Poor employee performance may improve through employee engagement. “While the ‘old school’ of performance management was to have formal meetings and records of meetings, a newer approach is far more fluid,” observed Hockaday. “There will still be a requirement for performance and development competency frameworks to be tailored to the business objectives of the firm’s strategic business plan, team business plans and the firm’s vision and values. However, performance review meetings will be more regular, short, sharp and fluid to address workflow matters and will be conducted by partners/managers.”
This requires partners/managers to develop coaching and performance management skills, which in turn, Hockaday noted, would drive better communication, delegation and supervision of matters.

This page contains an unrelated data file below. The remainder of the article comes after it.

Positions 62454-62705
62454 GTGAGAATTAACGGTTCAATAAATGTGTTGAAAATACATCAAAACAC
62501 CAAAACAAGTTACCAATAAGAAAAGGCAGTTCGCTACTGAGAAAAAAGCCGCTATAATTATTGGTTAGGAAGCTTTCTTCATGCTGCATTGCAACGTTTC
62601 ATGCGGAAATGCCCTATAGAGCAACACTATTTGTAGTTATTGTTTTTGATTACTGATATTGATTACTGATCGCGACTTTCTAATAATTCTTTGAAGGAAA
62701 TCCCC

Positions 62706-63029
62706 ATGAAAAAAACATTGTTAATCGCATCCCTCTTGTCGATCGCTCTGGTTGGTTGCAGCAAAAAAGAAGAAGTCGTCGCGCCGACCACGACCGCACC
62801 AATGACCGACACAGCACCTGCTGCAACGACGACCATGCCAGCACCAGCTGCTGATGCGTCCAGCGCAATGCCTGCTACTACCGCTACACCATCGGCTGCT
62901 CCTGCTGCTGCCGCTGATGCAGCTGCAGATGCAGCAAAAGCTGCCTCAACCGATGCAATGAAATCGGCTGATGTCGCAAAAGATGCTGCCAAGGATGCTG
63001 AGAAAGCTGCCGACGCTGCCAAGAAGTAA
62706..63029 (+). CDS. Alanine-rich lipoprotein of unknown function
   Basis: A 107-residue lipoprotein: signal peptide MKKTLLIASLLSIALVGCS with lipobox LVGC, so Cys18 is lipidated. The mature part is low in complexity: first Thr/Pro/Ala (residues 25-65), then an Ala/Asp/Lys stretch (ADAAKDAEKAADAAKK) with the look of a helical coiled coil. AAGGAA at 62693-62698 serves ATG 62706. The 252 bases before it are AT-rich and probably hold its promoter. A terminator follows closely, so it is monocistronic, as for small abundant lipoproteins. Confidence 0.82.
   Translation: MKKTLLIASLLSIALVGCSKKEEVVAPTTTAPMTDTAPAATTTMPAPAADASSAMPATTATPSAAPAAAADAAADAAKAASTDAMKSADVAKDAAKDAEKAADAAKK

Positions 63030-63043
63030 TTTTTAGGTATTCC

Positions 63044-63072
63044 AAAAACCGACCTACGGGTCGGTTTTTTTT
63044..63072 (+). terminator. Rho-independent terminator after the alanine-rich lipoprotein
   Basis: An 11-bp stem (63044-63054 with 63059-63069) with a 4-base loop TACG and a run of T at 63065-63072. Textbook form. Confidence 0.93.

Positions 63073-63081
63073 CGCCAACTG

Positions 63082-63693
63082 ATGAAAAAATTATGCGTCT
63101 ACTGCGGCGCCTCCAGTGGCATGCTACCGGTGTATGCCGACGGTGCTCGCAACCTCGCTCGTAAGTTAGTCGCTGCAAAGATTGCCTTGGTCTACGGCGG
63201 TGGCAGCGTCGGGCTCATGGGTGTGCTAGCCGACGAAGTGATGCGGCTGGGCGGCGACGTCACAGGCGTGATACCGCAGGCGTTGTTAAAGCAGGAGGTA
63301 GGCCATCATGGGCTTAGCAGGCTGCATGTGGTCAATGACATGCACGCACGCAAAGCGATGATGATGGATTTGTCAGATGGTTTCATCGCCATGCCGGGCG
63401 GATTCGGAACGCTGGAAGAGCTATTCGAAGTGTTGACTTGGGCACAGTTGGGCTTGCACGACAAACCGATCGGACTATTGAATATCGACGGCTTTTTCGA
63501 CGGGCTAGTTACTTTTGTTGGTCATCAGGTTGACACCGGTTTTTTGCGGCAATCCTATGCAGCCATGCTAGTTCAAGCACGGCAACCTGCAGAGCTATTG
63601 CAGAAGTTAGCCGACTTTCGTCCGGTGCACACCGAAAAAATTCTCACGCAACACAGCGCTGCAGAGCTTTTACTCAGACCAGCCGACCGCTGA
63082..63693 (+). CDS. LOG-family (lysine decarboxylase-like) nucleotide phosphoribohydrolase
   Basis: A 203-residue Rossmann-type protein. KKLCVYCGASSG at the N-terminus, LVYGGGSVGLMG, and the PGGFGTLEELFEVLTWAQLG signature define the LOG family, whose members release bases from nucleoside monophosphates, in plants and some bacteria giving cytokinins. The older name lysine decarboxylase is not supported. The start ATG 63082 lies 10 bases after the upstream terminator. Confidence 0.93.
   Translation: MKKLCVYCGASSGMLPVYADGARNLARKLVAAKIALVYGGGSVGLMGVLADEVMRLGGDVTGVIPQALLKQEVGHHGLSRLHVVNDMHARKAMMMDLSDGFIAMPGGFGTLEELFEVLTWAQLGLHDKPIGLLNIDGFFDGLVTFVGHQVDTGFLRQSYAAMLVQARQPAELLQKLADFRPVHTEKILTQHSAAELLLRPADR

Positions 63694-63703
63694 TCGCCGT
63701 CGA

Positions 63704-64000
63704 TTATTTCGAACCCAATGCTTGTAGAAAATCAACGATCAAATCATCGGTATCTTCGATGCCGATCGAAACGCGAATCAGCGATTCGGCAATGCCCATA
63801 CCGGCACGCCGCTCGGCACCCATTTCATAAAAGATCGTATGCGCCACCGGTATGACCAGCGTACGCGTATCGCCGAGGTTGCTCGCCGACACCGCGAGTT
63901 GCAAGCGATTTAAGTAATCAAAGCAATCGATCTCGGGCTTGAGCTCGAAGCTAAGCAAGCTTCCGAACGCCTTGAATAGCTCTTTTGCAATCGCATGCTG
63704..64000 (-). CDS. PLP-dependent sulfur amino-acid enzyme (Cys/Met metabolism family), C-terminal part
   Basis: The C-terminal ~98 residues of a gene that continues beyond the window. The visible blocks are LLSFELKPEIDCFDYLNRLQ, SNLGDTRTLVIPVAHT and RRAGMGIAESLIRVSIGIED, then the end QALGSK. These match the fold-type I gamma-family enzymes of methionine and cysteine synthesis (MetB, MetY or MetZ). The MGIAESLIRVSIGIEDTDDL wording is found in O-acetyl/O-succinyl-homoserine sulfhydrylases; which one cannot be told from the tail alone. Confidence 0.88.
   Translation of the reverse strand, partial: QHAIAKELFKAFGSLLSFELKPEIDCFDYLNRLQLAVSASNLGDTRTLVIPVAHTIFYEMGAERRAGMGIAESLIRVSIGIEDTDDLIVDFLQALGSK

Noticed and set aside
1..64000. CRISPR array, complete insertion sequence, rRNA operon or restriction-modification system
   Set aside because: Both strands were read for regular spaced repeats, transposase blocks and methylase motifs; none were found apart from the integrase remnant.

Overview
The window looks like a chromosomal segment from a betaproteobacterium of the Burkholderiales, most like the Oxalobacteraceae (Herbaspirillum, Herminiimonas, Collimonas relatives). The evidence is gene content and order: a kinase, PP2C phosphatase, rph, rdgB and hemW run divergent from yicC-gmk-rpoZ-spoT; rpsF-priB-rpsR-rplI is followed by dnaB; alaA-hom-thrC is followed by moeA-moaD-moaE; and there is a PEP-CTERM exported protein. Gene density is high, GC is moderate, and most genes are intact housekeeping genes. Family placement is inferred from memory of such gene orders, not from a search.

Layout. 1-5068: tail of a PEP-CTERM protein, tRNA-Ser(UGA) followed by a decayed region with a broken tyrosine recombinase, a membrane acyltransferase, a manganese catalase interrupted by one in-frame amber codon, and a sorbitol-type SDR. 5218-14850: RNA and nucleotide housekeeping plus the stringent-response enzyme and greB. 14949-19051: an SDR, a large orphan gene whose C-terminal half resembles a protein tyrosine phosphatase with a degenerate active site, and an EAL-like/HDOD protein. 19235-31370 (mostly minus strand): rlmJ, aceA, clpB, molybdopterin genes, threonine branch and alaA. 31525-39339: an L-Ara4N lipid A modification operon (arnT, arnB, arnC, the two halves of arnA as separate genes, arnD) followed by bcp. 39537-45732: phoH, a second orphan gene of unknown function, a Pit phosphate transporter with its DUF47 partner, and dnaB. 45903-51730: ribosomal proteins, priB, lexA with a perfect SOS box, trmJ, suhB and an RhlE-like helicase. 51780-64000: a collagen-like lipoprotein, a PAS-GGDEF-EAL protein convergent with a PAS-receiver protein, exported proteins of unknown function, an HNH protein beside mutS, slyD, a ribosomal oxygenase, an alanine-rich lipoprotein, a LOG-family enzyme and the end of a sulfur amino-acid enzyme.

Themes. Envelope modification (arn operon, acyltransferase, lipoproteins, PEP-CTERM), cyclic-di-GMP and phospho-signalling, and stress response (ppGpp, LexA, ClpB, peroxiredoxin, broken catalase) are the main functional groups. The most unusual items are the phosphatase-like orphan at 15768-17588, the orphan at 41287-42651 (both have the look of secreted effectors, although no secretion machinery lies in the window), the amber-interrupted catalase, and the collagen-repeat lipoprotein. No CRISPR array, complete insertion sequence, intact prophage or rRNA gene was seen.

“Having any difficult conversations will be held at the required time in the course of regular meetings in a non-threatening environment, not six months later, which has often been the case, much to the surprise of the employee,” said Hockaday.
She also recommends ‘work huddles’. “If you make these informal and conduct them on a regular basis – i.e. once a week – everyone in the team has an opportunity to advise on their matters, ask for work if they need and listen to other matters that are on foot. It’s a great way of building team confidence, legal learning and knowledge of clients’ matters.”
“For employees to be successful, everyone at each level needs to connect to the business in a motivated way. What does that mean? Being in a positive cultural environment, having challenging and quality work, being heard, making a difference, adding value, being innovative, being included in client meetings and discussions and ultimately being recognised, are some key factors. While remuneration is also a factor, it is not the sole driver for motivated employees,” said Hockaday.